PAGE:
So let's cut out the cheap shots at Islam, and Christianity, for that matter, while leaving the rest of the world's superstitions immune from criticism. The rise of religious intolerance in Israel, and among that country's vociferous supporters in the West, isn't the only clue to the dangers posed by a misguided sensitivity. Hindu-fascism in India is the latest fundamentalist threat to the peace of the world, as I have warned in this column before: does the world really need another nuclear-armed fanatic who looks to God (or the gods, in the case of the Hindus) as justification for repression and mass murder?

The emerging Israel-India alliance is all too logical, given the fundamentalist trajectory of both countries. That the U.S. is funding and sponsoring this sinister convergence will reap us the kind of "blowback" we have rightly come to dread.

– Justin Raimondo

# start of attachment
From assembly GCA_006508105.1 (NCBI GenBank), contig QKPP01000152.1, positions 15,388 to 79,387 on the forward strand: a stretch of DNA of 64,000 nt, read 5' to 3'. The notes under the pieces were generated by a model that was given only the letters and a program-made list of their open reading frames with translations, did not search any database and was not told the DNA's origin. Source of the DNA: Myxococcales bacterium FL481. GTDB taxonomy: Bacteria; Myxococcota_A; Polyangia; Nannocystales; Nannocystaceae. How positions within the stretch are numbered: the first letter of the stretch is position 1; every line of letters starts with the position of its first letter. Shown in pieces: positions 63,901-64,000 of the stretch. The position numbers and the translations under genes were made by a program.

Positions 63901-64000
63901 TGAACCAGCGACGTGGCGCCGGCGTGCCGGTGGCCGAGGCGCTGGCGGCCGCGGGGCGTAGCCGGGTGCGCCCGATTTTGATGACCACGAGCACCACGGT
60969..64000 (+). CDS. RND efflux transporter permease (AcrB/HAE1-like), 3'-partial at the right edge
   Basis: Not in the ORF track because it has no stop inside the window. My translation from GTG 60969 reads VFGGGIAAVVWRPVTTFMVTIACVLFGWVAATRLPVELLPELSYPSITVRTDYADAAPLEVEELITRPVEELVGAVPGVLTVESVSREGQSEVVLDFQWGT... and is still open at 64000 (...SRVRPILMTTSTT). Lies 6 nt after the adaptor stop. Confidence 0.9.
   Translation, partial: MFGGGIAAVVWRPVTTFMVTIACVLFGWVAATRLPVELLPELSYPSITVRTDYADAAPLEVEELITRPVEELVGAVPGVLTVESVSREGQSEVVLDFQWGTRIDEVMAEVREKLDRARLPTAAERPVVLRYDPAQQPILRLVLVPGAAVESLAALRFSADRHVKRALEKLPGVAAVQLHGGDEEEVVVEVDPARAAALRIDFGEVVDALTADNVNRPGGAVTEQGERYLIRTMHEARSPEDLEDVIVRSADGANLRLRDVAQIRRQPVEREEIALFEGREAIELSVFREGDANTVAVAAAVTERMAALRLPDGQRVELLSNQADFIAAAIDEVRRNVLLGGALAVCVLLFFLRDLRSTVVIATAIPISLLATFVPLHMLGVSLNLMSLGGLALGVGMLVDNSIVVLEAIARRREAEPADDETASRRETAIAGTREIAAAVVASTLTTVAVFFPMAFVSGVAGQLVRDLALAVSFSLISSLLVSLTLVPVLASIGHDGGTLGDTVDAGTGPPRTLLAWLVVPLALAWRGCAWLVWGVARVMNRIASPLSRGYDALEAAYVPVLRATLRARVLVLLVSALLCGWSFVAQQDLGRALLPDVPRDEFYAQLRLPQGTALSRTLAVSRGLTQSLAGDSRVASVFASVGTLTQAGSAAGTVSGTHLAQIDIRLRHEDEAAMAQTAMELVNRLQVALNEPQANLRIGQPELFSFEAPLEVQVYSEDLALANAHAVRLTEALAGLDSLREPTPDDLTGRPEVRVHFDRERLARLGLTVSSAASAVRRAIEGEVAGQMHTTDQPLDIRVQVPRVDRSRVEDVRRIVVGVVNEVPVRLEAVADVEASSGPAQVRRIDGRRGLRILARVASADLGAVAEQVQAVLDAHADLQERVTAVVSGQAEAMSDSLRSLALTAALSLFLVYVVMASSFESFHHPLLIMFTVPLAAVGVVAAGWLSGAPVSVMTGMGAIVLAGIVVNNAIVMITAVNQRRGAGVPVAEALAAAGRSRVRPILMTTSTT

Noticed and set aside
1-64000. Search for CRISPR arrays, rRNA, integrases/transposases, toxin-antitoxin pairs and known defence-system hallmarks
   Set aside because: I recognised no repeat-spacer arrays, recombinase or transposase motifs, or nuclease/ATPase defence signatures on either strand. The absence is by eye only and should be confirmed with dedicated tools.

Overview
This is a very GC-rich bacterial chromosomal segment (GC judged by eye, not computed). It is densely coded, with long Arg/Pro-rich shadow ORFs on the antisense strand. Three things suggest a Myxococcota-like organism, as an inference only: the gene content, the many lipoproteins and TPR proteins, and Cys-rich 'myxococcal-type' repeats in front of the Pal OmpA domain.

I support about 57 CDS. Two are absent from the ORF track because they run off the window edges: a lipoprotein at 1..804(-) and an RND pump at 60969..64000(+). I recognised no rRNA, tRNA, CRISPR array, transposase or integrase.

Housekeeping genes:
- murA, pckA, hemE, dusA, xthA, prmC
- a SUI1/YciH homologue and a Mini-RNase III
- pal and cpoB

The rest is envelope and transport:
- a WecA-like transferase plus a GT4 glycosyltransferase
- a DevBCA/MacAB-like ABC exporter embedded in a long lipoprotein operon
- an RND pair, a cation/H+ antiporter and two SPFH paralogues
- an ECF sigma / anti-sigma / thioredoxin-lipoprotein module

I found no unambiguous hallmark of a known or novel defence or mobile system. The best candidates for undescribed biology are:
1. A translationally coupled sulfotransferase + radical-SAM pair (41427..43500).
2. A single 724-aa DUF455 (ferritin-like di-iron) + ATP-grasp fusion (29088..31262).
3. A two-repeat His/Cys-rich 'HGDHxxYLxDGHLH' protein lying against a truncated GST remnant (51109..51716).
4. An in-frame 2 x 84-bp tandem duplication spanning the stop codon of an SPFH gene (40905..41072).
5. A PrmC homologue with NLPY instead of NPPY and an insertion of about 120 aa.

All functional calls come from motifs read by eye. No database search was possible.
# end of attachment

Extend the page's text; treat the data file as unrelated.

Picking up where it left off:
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Justin Raimondo is the editorial director of He is also the author of Reclaiming the American Right: The Lost Legacy of the Conservative Movement (with an Introduction by Patrick J. Buchanan), (1993), and Into the Bosnian Quagmire: The Case Against U.S. Intervention in the Balkans (1996). He is an Adjunct Scholar with the Ludwig von Mises Institute, in Auburn, Alabama, a Senior Fellow at the Center for Libertarian Studies, and writes frequently for Chronicles: A Magazine of American Culture. He is the author of An Enemy of the State: The Life of Murray N. Rothbard.